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A Fuse #8 Production
Inside A Fuse #8 Production

Video Sunday: Marley, Muppets, and Mark Twain



This advice
, courtesy of Mark Twain.  I trust you authors will take it to heart.  Simply substitute "man asleep" with "child asleep" and you will find that the piece does not change much in the retelling.  Thanks to Children’s Illustration for the link.

And now it’s the usual Who Has the Best Fans? competition.  This week’s entry is firmly in the Adam Rex camp.  On his site you can see a group of Gorg vehemently protesting the representation of their species in The True Meaning of Smekday.  I can’t embed it here.  You’ll have to go and see it yourself.  And yes, it overfloweth with the awesome.  Other authors, the ball is in your court.

Been looking at a lot of video trailers recently.  The ones for the picture books that I admire the most are the ones with high quality scans that give a real visual sense of the book.  This new trailer for Tony Medina’s picture book biography of Bob Marley called I and I is a great example of that.  The music is superfluous.  You can take it or leave it.  What works are the gorgeous shots of Jesse Joshua Watson’s interior illustrations.  This is such a great medium for him.  I’ll need to review this one soon.


Thanks to G. Neri for the heads up on this one.

Those of you who are my Facebook friends will note that one of my status updates this week was "Today Show is late.  I am so getting Al Roker in a headlock now," or something to that extent.  Well, The Today Show was slated to appear in my library and to look at my co-worker, Mr. Edward a.k.a Winnie-the-Pooh.  It took them a while, but eventually a reporter of the blondish persuasion did come with her two small cute children.  I did every possible embarrassing move I could think of to get into the background shots, but no go.  Clearly they have some kind of editor over at MSNBC.  In any case, if you’d like to see the piece, here it is.  Makes us look mighty fine, I think.

Visit msnbc.com for Breaking News, World News, and News about the Economy


If I had half a brain I’d save this for another week, but I just love it.  Drawn (where I found it) describes it better than I ever could too.  "The minimalist animated short by Louis Clichy shows the power of being economical not just in one’s linework, but in storytelling and editing as well."  It reminds me of the process of writing for children in that way.  Plus I’m clearly a sucker for any short film animated to a French soundtrack.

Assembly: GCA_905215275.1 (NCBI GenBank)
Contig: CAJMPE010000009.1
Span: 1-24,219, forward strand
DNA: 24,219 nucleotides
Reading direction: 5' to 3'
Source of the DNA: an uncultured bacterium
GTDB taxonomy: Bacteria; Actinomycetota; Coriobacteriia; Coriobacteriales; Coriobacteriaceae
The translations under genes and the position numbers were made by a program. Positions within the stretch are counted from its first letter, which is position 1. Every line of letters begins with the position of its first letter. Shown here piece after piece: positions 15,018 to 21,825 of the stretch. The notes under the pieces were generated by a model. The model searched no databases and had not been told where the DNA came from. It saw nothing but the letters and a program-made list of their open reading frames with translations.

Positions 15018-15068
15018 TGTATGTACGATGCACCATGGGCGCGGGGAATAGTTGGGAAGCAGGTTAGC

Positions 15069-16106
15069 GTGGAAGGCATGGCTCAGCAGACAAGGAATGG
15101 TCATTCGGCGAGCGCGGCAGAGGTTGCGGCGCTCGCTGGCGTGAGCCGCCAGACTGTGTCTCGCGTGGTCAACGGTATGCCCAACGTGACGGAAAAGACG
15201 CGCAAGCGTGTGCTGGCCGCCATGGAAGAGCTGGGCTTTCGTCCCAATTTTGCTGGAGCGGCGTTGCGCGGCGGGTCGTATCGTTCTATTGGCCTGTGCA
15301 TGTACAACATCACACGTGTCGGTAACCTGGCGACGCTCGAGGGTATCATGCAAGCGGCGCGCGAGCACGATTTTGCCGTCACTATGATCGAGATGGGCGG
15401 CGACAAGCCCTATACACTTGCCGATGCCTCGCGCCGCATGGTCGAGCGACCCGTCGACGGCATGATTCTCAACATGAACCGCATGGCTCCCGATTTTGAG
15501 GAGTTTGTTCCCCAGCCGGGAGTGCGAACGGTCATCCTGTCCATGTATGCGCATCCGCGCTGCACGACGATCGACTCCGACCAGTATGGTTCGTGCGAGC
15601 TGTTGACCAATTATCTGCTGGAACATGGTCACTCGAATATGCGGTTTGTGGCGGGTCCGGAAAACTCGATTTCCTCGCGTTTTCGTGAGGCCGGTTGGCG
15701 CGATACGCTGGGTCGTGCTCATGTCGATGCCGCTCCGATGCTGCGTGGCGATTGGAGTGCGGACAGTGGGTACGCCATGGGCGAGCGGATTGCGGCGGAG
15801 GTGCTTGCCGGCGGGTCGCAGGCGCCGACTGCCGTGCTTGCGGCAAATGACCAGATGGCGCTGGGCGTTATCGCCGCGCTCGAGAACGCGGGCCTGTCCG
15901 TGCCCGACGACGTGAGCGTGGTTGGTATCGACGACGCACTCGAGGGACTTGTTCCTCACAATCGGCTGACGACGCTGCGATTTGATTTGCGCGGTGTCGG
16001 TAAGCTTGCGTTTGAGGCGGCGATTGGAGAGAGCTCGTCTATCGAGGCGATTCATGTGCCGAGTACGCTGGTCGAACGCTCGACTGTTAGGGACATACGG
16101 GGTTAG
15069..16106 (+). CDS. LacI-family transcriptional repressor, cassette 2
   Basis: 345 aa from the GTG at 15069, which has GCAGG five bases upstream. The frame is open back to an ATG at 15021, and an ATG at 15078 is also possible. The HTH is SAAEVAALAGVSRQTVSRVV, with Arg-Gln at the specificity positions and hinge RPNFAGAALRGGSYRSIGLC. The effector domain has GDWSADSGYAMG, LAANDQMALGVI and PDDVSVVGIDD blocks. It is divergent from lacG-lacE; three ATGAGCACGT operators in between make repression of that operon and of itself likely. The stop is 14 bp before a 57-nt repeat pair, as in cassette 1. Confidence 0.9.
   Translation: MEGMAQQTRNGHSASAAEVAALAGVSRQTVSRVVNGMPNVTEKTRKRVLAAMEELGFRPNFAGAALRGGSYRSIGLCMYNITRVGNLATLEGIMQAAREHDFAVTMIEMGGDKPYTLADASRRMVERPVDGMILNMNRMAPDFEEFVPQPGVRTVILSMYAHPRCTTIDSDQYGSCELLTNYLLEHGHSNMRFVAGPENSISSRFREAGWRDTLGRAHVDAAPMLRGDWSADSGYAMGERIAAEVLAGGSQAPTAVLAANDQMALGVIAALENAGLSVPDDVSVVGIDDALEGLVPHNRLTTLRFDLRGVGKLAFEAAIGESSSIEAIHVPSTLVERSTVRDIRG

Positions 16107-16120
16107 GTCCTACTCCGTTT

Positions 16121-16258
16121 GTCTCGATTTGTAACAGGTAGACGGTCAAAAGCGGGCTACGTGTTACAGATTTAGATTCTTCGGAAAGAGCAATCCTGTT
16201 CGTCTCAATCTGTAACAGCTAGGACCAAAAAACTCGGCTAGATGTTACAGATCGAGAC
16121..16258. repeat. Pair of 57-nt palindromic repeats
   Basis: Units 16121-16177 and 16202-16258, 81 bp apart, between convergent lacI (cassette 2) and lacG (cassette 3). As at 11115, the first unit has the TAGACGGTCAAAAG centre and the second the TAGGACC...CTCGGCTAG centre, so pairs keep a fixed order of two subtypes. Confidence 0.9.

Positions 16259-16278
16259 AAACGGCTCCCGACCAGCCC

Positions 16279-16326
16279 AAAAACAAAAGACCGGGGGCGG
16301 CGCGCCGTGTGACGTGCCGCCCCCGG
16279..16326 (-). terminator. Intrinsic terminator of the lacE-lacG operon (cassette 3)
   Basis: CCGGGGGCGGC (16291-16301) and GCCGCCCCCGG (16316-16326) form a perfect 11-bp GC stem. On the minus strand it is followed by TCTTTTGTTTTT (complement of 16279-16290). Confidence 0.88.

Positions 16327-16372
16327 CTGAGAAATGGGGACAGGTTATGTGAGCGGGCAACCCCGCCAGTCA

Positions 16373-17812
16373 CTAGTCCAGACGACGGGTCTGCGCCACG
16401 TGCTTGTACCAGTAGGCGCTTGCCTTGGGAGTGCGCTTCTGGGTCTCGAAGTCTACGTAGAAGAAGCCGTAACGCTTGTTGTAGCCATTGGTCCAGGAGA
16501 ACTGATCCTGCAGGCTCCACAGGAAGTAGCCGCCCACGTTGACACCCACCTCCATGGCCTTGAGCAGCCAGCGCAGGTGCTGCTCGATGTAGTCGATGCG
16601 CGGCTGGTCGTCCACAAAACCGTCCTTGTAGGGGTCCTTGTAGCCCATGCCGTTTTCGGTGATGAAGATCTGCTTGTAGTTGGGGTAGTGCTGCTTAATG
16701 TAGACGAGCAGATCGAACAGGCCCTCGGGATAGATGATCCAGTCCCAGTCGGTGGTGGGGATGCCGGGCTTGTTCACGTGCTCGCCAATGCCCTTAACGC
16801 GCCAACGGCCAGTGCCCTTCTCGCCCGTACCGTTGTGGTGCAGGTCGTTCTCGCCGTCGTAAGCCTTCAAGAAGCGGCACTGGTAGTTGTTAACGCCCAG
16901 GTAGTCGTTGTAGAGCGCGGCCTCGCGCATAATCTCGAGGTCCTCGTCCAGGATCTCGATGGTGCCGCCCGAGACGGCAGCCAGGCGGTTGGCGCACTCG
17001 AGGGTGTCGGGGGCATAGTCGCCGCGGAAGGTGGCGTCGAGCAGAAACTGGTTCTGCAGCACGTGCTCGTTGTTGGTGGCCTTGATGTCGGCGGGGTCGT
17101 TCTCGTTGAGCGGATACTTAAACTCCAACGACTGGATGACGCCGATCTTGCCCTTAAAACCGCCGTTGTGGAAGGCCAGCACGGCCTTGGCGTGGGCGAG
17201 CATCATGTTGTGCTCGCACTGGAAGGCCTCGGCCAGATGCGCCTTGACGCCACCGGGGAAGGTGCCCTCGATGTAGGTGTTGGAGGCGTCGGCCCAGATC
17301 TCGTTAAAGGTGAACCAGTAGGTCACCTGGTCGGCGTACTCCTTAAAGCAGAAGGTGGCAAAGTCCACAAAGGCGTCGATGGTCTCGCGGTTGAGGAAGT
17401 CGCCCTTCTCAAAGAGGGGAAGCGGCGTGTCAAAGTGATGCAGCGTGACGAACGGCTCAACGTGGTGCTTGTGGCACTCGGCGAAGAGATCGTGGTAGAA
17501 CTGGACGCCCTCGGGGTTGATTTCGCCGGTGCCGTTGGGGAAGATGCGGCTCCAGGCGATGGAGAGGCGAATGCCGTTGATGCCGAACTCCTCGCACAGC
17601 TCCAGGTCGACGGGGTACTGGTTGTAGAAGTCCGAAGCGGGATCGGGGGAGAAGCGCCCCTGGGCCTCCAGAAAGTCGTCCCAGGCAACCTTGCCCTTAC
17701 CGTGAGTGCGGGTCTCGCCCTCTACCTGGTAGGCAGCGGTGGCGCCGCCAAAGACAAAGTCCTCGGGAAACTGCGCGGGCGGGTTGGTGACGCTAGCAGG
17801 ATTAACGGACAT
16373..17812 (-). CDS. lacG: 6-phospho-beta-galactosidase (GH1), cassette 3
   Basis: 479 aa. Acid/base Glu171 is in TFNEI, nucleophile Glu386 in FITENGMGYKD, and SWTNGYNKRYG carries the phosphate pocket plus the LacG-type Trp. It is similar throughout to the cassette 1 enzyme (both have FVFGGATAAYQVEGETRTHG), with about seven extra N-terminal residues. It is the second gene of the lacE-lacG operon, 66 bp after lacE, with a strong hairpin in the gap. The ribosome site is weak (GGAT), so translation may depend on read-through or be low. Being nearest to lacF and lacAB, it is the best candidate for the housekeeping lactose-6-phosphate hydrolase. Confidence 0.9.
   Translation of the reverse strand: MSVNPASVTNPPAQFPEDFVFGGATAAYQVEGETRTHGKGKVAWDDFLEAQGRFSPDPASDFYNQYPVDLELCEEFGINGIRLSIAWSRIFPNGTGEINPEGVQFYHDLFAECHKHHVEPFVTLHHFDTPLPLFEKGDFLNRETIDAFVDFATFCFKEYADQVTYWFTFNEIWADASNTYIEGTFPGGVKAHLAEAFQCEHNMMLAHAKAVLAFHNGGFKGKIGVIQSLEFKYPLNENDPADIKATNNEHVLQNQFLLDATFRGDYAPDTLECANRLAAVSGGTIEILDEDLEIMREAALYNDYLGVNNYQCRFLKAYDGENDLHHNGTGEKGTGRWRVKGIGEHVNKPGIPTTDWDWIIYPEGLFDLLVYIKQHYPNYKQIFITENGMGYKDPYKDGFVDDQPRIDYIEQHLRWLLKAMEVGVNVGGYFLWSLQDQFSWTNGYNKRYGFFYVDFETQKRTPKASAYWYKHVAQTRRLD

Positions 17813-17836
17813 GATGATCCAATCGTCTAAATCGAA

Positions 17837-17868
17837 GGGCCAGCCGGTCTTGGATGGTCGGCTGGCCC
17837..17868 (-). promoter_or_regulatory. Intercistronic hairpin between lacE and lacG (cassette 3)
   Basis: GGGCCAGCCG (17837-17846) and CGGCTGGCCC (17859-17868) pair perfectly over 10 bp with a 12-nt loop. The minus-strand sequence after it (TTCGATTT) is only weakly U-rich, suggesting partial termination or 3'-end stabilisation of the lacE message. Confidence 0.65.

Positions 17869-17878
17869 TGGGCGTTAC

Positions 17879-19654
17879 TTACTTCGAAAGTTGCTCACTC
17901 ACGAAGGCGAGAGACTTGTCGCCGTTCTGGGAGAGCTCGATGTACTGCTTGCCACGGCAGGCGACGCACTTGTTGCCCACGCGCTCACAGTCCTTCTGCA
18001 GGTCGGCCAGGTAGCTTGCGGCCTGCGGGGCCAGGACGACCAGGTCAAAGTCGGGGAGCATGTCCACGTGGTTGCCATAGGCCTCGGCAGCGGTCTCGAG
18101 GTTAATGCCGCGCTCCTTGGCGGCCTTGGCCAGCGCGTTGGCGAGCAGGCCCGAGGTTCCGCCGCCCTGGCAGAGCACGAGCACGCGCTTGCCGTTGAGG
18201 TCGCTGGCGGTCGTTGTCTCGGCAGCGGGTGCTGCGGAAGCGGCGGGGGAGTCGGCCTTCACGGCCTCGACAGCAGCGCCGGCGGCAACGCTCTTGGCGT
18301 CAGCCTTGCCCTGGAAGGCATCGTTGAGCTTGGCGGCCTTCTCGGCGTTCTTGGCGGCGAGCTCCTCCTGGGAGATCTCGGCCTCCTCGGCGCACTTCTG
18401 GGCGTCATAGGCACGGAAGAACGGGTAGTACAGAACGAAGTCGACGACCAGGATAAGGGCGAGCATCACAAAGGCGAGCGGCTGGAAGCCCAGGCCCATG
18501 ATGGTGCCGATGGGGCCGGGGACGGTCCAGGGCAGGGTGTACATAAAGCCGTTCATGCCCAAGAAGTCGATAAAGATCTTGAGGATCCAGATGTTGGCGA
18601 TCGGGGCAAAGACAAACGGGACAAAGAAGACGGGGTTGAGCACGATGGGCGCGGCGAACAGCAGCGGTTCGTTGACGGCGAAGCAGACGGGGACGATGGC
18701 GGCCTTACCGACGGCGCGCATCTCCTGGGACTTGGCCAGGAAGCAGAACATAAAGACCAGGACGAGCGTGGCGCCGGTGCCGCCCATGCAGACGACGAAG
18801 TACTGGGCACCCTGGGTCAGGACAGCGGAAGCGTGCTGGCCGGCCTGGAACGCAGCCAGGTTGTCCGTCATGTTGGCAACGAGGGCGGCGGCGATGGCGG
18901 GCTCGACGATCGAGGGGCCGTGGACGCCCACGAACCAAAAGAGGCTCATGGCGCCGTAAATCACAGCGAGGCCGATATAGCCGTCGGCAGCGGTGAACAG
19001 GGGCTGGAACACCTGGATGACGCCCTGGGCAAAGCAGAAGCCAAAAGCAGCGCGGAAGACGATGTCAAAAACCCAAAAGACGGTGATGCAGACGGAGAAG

Thanks to Drawn for the link.

Oh good.  This is clearly the perfect video to end our Video Sunday on.  The other day I received a birthday present from my friend Geoff that consisted of DVDs of Jump Tomorrow (I can’t recommend any video today higher than this film), The Muppet Movie, and The Great Muppet Caper (The Muppets Take Manhattan, ironically, did not make the cut).  It makes perfect sense that so soon after receiving a copy of Caper I should see this mash-up.  And as I also own Ocean’s 11 on DVD (not Ocean’s 12, which I think this is mostly playing off of) this is perfect.  Eerily perfect, in some ways.

Many many thanks to Children’s Illustration for the vid.

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About Elizabeth Bird

Elizabeth Bird is currently the Collection Development Manager of the Evanston Public Library system and a former Materials Specialist for New York Public Library. She has served on Newbery, written for Horn Book, and has done other lovely little things that she'd love to tell you about but that she's sure you'd find more interesting to hear of in person. Her opinions are her own and do not reflect those of EPL, SLJ, or any of the other acronyms you might be able to name. Follow her on Twitter: @fuseeight.

Comments

  1. Dan Santat says:

    I so don’t blame you for trying to get on the Today Show. I would have done the same!